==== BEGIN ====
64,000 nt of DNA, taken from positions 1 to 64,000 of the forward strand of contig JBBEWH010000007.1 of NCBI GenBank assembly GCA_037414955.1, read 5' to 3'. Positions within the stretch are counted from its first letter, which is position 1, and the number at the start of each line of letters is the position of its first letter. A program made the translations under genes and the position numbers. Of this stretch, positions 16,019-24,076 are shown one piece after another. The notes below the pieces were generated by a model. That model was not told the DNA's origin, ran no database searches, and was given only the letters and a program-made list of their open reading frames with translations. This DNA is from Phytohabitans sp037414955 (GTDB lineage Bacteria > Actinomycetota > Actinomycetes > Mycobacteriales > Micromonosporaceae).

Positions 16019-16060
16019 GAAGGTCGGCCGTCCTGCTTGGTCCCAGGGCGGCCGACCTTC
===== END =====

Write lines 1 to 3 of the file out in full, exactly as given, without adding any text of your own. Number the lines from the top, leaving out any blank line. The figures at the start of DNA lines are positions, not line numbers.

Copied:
64,000 nt of DNA, taken from positions 1 to 64,000 of the forward strand of contig JBBEWH010000007.1 of NCBI GenBank assembly GCA_037414955.1, read 5' to 3'. Positions within the stretch are counted from its first letter, which is position 1, and the number at the start of each line of letters is the position of its first letter. A program made the translations under genes and the position numbers. Of this stretch, positions 16,019-24,076 are shown one piece after another. The notes below the pieces were generated by a model. That model was not told the DNA's origin, ran no database searches, and was given only the letters and a program-made list of their open reading frames with translations. This DNA is from Phytohabitans sp037414955 (GTDB lineage Bacteria > Actinomycetota > Actinomycetes > Mycobacteriales > Micromonosporaceae).

Positions 16019-16060
16019 GAAGGTCGGCCGTCCTGCTTGGTCCCAGGGCGGCCGACCTTC